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Under The Clock
by [?]


It was one of those swift and violent marriages which occur when the interested parties are so severely wounded by the arrow of love that only immediate and constant mutual nursing will save them from a fatal issue. (So they think.) Hence when Annie came from Sneyd to inhabit the house in Birches Street, Hanbridge, which William Henry Brachett had furnished for her, she really knew very little of William Henry save that he was intensely lovable, and that she was intensely in love with him. Their acquaintance extended over three months; And she knew equally little of the manners and customs of the Five Towns. For although Sneyd lies but a few miles from the immense seat of pottery manufacture, it is not as the Five Towns are. It is not feverish, grimy, rude, strenuous, Bacchic, and wicked. It is a model village, presided over by the Countess of Chell. The people of the Five Towns go there on Thursday afternoons (eightpence, third class return), as if they were going to Paradise. Thus, indeed, it was that William Henry had met Annie, daughter of a house over whose door were writ the inviting words, “Tea and Hot Water Provided.”

There were a hundred and forty-two residences in Birches Street, Hanbridge, all alike, differing only in the degree of cleanliness of their window-curtains. Two front doors together, and then two bow-windows, and then two front doors again, and so on all up the street and all down the street. Life was monotonous, but on the whole respectable. Annie came of an economical family, and, previous to the wedding, she had been afraid that William Henry’s ideal of economy might fall short of her own. In this she was mistaken. In fact, she was startlingly mistaken. It was some slight shock to her to be informed by William Henry that owing to slackness of work the honeymoon ought to be reduced to two days. Still, she agreed to the proposal with joy. (For her life was going to be one long honeymoon.) When they returned from the brief honeymoon, William Henry took eight shillings from her, out of the money he had given her, and hurried off to pay it into the Going Away Club, and there was scarcity for a few days. This happened in March. She had then only a vague idea of what the Going Away Club was. But from William Henry’s air, and his fear lest he might be late, she gathered that the Going Away Club must be a very important institution. Brachett, for a living, painted blue Japanese roses on vases at Gimson & Nephews’ works. He was nearly thirty years of age, and he had never done anything else but paint blue Japanese roses on vases. When the demand for blue Japanese roses on vases was keen, he could earn what is called “good money”–that is to say, quite fifty shillings a week. But the demand for blue Japanese roses on vases was subject to the caprices of markets–especially Colonial markets–and then William Henry had undesired days of leisure, and brought home less than fifty shillings, sometimes considerably less. Still, the household over which Annie presided was a superiorly respectable household and William Henry’s income was, week in, week out, one of the princeliest in the street; and certainly Annie’s window-curtains, and her gilt-edged Bible and artificial flowers displayed on a small table between the window-curtains was not to be surpassed. Further, William was “steady,” and not quite raving mad about football matches; nor did he bet on horses, dogs or pigeons.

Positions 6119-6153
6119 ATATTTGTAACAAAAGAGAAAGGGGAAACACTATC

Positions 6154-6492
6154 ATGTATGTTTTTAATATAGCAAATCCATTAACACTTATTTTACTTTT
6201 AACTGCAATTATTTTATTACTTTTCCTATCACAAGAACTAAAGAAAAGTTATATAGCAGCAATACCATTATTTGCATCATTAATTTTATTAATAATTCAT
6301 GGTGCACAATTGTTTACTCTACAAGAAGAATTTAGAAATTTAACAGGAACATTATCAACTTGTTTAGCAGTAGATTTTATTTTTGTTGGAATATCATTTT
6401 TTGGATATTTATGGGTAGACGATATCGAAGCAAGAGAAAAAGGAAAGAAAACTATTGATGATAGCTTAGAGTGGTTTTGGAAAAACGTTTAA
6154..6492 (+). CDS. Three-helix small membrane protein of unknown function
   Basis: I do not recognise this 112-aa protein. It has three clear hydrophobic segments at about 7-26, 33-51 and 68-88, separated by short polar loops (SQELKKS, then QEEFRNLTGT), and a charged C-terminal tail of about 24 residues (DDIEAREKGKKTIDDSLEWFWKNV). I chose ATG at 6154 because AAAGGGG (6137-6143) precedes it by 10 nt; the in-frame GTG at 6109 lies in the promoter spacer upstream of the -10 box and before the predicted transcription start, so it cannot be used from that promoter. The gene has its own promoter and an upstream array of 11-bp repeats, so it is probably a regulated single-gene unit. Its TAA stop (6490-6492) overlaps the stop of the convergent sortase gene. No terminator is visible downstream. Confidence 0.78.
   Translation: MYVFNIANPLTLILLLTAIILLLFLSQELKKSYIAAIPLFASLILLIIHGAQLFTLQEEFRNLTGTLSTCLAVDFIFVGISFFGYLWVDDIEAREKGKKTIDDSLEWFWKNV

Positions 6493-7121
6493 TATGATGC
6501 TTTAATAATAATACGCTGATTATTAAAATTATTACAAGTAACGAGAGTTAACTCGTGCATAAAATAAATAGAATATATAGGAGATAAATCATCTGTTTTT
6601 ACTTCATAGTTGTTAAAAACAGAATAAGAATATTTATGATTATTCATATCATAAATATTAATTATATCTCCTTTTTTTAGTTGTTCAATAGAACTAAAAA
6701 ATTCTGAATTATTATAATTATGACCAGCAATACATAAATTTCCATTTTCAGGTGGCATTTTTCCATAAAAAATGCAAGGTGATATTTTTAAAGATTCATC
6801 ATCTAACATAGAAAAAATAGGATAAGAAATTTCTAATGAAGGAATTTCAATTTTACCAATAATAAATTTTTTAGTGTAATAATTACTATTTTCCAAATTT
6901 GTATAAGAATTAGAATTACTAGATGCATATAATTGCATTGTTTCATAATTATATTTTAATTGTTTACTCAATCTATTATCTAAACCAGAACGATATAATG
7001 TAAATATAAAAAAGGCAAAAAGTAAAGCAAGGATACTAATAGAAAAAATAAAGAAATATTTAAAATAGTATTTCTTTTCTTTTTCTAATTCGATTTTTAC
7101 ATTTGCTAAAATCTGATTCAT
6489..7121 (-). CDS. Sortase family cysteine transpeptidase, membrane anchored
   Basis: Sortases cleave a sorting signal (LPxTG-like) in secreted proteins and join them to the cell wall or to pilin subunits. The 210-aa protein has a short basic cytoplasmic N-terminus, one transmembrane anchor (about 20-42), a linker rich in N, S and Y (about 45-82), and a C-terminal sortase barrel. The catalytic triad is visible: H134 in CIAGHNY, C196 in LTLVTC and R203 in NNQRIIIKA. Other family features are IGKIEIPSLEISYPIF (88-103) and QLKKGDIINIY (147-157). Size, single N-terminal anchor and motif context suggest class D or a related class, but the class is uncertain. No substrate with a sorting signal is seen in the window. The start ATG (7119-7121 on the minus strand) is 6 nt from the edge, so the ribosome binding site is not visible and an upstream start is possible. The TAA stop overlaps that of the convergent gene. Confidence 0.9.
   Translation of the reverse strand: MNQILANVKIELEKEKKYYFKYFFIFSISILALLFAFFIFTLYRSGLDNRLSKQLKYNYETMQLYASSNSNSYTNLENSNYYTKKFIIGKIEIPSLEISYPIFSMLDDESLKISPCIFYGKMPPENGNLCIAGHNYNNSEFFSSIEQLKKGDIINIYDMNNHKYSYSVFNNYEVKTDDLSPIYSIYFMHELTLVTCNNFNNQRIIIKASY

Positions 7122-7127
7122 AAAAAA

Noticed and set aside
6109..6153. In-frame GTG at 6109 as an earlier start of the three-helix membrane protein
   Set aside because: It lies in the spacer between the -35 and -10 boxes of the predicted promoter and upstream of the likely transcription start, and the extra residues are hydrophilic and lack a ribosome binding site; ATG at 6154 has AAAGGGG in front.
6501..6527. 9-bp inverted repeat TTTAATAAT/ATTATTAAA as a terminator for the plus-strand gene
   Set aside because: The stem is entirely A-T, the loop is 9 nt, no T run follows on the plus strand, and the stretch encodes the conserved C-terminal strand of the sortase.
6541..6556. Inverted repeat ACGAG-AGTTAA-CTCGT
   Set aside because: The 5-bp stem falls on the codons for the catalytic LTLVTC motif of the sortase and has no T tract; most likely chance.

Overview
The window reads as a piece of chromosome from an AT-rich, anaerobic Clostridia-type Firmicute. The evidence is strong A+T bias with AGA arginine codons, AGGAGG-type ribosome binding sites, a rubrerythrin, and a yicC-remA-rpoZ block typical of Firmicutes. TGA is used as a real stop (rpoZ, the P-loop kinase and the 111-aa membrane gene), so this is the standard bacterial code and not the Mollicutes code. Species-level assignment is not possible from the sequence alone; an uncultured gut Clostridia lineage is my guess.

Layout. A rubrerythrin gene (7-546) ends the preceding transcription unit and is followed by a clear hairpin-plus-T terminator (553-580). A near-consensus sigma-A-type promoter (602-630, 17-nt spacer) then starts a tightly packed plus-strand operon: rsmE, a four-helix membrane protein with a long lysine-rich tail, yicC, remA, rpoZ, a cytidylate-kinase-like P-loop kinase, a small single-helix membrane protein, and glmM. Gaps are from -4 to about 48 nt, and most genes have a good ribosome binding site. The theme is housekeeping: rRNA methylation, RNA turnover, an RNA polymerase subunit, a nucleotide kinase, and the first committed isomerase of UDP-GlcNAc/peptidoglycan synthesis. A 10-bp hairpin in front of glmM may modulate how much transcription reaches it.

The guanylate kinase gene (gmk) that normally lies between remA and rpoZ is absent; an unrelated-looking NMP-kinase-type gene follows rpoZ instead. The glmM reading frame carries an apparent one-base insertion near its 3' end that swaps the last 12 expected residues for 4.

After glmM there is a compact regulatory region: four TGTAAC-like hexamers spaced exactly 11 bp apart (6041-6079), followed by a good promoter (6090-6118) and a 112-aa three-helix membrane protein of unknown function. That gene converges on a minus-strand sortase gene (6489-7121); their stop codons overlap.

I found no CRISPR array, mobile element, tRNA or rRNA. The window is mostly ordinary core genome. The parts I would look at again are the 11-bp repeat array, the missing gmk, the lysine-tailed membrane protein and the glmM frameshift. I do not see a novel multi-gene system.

Nevertheless Annie–although, mind you, extraordinarily happy–found that her new existence, besides being monotonous, was somewhat hard, narrow and lacking in spectacular delights. Whenever there was any suggestion of spending more money than usual, William Henry’s fierce chin would stick out in a formidable way, and his voice would become harsh, and in the result more money than usual was not spent. His notion of an excursion, of a wild and costly escapade, was a walk in Hanbridge Municipal Park and two shandy-gaffs at the Corporation Refreshment House therein. Now, although the Hanbridge Park is a wonderful triumph of grass-seed and terra-cotta over cinder-heaps and shard-rucks, although it is a famous exemplar to other boroughs, it is not precisely the Vale of Llangollen, nor the Lake District. It is the least bit in the world tedious, and by the sarcastic has been likened to a cemetery. And it seemed to symbolize Annie’s life for her, in its cramped and pruned and smoky regularity. She began to look upon the Five Towns as a sort of prison from which she could never, never escape.